Georgia Becoming Fertile Ground for Fraudsters


Georgia’s elected officials and legislators are ‘dropping the ball’ when it comes to protecting members of the public from investment fraud. State securities regulators have historically been the first line of defense against securities fraud.  In recent years, however, lack of funding and resources have crippled the Georgia Securities Division, which is responsible for protecting Georgians from financial fraud, according to an investigation by the Atlanta Journal Constitution.

The division essentially ceased enforcement activities in 2010, as the attorney staff dwindled to one attorney. In 2011, the entire auditing staff was gone.  Spending by the Georgia Securities Division has fallen off 66% since 2008.  As a result, Georgia has become a stomping ground for sellers of unregistered, high-risk securities that are sometimes outright frauds (“Georgia Investors More Vulnerable,” AJC).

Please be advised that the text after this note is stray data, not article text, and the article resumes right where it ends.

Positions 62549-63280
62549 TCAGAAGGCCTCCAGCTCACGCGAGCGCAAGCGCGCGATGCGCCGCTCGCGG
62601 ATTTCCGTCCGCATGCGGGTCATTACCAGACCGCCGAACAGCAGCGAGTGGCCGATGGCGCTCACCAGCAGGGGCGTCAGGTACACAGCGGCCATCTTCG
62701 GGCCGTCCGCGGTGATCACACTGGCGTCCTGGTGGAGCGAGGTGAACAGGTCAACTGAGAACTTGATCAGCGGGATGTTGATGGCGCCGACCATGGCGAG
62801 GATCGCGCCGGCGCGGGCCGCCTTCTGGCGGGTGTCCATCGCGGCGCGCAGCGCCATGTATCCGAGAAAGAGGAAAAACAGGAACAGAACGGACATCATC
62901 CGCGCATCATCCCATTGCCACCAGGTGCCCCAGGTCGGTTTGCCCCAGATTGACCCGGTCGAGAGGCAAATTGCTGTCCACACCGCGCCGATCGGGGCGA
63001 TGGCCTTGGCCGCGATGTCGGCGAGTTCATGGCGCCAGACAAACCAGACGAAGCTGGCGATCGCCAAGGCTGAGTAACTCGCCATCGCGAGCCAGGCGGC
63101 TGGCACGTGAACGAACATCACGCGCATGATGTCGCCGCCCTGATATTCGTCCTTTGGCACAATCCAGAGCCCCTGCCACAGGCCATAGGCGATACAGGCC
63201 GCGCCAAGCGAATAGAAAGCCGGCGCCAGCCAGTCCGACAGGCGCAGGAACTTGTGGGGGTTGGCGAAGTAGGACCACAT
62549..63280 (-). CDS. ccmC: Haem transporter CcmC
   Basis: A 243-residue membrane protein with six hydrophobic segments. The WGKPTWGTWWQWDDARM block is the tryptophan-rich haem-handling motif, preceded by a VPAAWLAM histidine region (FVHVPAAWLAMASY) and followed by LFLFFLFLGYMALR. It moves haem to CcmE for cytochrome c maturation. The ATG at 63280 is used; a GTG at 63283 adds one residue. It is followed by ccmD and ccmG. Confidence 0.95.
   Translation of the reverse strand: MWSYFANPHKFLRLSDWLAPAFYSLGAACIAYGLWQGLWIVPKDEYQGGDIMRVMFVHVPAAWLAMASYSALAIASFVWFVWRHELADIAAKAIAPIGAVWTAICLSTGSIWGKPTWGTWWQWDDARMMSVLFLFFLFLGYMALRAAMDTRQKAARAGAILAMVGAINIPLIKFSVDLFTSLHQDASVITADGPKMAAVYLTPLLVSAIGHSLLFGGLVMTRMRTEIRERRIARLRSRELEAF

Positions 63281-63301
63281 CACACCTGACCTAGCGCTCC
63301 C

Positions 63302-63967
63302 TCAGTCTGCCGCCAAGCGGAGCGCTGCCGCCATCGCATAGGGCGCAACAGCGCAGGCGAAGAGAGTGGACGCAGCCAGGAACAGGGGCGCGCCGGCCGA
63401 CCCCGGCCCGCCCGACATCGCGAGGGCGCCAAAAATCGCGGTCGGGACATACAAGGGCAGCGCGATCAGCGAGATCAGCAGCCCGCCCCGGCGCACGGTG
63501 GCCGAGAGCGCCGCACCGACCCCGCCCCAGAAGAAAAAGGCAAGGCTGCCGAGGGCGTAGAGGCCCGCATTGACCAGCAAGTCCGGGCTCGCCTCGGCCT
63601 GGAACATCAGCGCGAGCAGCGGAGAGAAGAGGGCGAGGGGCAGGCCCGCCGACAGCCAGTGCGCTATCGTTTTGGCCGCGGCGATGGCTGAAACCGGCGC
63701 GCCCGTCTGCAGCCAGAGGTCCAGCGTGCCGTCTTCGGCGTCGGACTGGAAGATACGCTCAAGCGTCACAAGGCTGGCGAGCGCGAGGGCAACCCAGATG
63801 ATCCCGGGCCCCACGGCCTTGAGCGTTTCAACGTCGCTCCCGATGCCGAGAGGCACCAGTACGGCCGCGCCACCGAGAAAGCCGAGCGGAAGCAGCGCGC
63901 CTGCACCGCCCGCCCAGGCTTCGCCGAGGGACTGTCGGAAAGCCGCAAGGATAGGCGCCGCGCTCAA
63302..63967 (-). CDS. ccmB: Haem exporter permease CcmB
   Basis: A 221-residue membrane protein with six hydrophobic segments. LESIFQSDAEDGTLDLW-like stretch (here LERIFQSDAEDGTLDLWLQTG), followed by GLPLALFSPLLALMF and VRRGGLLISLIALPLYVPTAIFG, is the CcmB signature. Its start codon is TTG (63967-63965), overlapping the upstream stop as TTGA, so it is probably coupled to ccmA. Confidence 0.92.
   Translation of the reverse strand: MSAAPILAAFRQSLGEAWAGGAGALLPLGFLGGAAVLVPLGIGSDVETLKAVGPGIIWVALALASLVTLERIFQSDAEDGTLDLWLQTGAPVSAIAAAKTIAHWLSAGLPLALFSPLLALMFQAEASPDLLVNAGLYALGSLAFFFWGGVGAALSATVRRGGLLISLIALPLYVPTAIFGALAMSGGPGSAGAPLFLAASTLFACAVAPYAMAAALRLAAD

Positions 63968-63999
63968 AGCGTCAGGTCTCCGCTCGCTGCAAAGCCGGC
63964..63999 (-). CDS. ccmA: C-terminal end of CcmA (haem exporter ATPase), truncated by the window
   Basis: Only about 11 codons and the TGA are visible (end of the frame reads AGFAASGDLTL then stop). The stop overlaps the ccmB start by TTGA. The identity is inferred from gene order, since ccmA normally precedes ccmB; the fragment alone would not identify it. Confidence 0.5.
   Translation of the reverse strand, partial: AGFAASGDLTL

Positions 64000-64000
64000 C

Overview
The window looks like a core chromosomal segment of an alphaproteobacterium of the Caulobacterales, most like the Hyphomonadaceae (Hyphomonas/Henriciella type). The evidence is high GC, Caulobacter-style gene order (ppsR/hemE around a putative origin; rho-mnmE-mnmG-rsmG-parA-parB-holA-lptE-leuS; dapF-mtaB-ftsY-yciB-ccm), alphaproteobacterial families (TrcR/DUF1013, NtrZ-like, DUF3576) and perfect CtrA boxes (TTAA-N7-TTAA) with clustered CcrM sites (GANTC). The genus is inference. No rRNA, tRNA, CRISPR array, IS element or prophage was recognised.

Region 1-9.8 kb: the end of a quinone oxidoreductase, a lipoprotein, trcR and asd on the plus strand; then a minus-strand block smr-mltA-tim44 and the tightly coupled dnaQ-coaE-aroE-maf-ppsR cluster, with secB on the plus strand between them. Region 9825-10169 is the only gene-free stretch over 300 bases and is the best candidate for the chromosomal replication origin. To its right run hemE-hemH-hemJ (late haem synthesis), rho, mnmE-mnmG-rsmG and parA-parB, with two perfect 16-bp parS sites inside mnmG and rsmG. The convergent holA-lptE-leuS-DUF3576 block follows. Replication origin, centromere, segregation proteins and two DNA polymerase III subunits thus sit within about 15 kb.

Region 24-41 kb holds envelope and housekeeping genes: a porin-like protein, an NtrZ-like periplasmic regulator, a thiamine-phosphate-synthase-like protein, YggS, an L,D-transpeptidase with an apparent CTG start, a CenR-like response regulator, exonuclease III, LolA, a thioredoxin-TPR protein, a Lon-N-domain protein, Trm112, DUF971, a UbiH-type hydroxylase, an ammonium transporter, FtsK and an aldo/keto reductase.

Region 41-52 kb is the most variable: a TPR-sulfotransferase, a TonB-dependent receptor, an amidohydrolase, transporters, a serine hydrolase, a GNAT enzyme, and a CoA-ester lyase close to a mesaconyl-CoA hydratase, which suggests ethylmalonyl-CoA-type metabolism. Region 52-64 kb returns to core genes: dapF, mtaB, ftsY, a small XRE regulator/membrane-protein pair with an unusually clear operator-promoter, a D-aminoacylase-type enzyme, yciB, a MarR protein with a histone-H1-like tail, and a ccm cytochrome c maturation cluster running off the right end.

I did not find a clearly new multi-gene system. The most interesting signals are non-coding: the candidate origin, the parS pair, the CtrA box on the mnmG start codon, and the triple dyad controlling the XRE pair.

Fraudsters know that the Georgia Securities Division is severely hampered by inadequate resources. Consequently, Georgia is in danger of becoming a “Barbary Coast for securities pirates,” according to investor attorney J. Boyd Page of Atlanta-based Page Perry, who added: “Given the lack of resources, the risk of state enforcement in Georgia is virtually nonexistent.”  The article provides details regarding a number of cases of financial fraud perpetrated against Georgians by a rogues gallery of fraudsters.

Financial fraudsters often seem to be competent and trustworthy people.  That is why they are known as “confidence men” (shortened to con men). Over the years, Georgia securities fraud cases have involved perpetrators ranging in age from 20 to 70, including ministers, convicted felons, financial advisers, attorneys, a graduate from Harvard and a college football star. The victims are often senior citizens, who tend to be more trusting and vulnerable.

Unfortunately, as the article makes clear, potential victims of financial fraud and their families cannot rely on Georgia’s authorities to protect them given the lack of state resources. In fact, Georgia spends only a fraction of what smaller states (e.g. Alabama, North Carolina) spend on protecting the investing public.  Therefore, at the first sign that something may be amiss, they should consult with an attorney who is experienced in representing investors in matters involving financial fraud.

Page Perry is an Atlanta-based law firm with over 150 years of collective experience maintaining integrity in the investment markets and protecting investor rights.